And the three young men saw this, and Ortwin said to Helfrich: Do you see how that evil dog Witig kills duke Nudung? Let's ride to him and not let him get away.

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Then Ortwin bravely rode against Witig, and Helfrich with him, and against them came the strong Runga, and a fight broke out, and before it ended Ortwin and Helfrich fell dead on the ground.

And when Erp and Diether saw that the rode forward and Diether and Runga fought with great bravery, and Diether hit Runga on the helmet and went through helmet and head to the shoulders, so that Runga fell dead. But in the mean time Witig had killed Erp, and when Diether saw that both his friends were dead, he rode against Witig and wanted to either lose his life or avenge his foster brothers, and hit Witig hard and often.

But Witig said: Aren't you Diether, king Dietrich's brother? I know you, now ride elsewhere, because for his sake I will not harm you, so go fight other men.

But Diether replied: God knows, since you killed Erp and Ortwin, you vile dog, I'll take revenge for them. and one of us will die. And again he hit Witig as strongly as he could.

Witig said: God knows I hate to do this, for your brother Dietrich's sake. Then Diether hit Witig on his helmet, but the helmet was so hard that his steel could not penetrate it, and the sword sprang from the helmet down along the saddle bow and hit the head of his horse, and thus Schimming, Witig's war stallion, died.

Now Witig said, when he stood on the ground: Great necessity forces me to do something I'd rather not do. And now Witig took his sword Mimung in both hands and hit Diether in the back so that armour and body were rent apart and he fell to the ground in two pieces. And now the battle continued, and Witig killed many men, but also lost many men from the Amelungen.

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The good knight Wolfhart fought with great courage all day, and he carried margrave Rodinger's banner and had ridden far into the Amelung army. And margrave Rodinger followed him. In the same way Reinald rode into the Hun army and killed many men. Now he saw what great damage Wolfhart his relative did, and his men wanted to flee from Rodinger and Wolfhart. So he rode against them and hit his relative Wolfhart in the breast with his spear, so that it exited through the shoulder blades and he fell dead from his horse.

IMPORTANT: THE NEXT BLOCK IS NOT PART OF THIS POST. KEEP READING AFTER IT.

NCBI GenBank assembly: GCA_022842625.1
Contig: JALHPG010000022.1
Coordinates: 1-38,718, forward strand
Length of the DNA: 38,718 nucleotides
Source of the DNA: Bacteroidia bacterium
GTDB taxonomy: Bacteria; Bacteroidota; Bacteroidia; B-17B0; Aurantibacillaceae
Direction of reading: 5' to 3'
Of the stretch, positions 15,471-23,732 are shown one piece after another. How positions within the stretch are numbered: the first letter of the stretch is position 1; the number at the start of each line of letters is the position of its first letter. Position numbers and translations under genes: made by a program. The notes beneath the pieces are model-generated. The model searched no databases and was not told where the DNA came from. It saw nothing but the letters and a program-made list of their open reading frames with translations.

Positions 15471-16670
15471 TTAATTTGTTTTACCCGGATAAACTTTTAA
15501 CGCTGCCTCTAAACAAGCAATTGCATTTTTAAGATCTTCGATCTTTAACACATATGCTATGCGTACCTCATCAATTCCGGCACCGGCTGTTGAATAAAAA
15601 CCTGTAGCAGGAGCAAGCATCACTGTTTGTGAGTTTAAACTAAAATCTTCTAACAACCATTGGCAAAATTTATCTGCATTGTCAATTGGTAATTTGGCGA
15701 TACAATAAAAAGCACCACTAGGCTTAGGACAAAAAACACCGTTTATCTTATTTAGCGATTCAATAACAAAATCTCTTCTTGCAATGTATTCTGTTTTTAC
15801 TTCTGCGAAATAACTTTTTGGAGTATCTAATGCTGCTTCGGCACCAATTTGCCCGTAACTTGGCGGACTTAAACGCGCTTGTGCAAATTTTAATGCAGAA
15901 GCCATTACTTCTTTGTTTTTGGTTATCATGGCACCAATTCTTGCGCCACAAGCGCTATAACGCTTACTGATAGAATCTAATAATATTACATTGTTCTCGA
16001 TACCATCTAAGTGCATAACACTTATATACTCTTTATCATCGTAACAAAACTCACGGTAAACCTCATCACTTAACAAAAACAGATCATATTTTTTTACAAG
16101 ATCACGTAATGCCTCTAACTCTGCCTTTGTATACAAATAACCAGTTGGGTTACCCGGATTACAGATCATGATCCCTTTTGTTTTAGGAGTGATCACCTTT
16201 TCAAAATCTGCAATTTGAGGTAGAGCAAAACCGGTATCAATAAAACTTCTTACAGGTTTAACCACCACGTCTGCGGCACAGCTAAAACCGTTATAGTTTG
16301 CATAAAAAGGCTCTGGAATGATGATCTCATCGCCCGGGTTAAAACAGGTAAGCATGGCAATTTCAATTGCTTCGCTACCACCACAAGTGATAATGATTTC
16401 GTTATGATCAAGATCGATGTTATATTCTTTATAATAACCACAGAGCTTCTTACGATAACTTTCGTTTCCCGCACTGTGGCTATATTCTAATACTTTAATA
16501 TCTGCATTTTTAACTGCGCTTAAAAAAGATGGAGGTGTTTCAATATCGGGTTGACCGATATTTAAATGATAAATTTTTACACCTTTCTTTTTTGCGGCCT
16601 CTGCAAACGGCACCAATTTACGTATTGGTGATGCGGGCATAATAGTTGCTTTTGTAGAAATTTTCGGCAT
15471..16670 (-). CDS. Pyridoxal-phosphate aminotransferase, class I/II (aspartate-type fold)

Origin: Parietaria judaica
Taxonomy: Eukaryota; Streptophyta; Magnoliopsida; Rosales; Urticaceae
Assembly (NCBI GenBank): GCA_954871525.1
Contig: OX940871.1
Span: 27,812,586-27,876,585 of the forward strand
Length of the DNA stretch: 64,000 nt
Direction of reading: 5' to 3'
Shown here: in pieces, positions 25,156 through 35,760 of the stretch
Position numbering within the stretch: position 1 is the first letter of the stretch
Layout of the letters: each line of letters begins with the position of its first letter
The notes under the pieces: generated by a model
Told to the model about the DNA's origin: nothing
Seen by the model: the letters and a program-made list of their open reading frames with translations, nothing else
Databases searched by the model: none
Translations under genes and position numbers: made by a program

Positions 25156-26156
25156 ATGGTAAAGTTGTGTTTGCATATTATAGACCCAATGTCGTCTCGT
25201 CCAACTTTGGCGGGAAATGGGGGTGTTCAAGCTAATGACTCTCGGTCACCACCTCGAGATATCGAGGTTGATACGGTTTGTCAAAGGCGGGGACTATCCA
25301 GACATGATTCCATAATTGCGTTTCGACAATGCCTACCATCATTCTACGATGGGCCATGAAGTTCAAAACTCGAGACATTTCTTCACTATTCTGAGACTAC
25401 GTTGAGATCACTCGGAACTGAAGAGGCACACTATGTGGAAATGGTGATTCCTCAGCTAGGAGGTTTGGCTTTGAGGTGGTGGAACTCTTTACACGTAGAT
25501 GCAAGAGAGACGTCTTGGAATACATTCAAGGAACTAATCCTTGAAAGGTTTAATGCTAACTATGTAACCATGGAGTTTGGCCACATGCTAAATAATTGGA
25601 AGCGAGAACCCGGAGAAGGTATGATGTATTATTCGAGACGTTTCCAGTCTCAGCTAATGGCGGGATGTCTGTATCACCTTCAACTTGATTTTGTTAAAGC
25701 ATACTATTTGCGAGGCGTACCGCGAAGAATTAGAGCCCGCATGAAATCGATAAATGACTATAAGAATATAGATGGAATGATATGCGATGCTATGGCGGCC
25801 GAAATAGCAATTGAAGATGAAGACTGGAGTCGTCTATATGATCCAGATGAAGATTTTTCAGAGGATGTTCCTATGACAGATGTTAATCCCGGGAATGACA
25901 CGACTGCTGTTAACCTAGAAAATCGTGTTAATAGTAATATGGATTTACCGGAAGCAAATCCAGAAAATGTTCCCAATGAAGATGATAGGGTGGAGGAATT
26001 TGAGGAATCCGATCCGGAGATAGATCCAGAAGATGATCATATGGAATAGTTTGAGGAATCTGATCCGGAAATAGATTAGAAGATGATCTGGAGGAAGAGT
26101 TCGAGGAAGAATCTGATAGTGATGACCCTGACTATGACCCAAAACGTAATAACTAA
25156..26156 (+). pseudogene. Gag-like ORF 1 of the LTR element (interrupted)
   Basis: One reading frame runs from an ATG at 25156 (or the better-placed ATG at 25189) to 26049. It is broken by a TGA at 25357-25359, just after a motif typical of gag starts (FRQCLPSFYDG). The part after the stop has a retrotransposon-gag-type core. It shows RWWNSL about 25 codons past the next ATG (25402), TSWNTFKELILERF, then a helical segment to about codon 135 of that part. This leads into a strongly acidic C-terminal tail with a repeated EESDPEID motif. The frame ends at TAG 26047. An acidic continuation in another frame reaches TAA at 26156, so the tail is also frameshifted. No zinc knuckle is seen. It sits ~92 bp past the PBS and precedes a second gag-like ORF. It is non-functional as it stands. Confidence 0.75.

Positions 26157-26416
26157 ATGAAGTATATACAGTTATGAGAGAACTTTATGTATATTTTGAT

Margrave Rodinger was close by and took the banner pole and carried his banner himself, and attacked Reinald's banner bearer and beheaded him and also cut the banner pole so that the banner fell to the ground. When Reinald's men saw their banner fall and Sibich had fled they fled as well, and when Reinald saw that he went after them.

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Then one of Dietrich's followers rode after the king and called: Good lord Dietrich, turn back, that vile dog Witig has killed first duke Nudung, then Ortwin and Erp, then Helfrich, and now your brother Diether. Go back, my lord, and avenge them.

Then king Dietrich said: What have I done that God grants me such an evil day? No weapon hit me today, and I have no wounds, but the princes are dead and so is Diether. I can never return to Hunnenland now. I will avenge them or be killed myself.

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Then he turned his stallion Falke, spurred him on, and his entire army followed him, and he rode so quickly that nobody could keep up with him, and he was so angry that fire came forth from his mouth, and nobody dared to stand against him.

And when Witig saw that he fled, like the other menunclear which ones are meant. He had taken Diether's horse and fled to the Mosel river, but king Dietrich rode after him. And he called to Witig: You evil dog, wait for me, I'll avenge my brother and you won't live much longer. If you have the courage to stand against one man, wait for me.

But Witig pretended he hadn't heard Dietrich, and continued his flight. Dietrich called again, and now Witig replied: I killed your brother out of necessity, and did it only to stay alive, and if I can pay you back with silver and gold I will.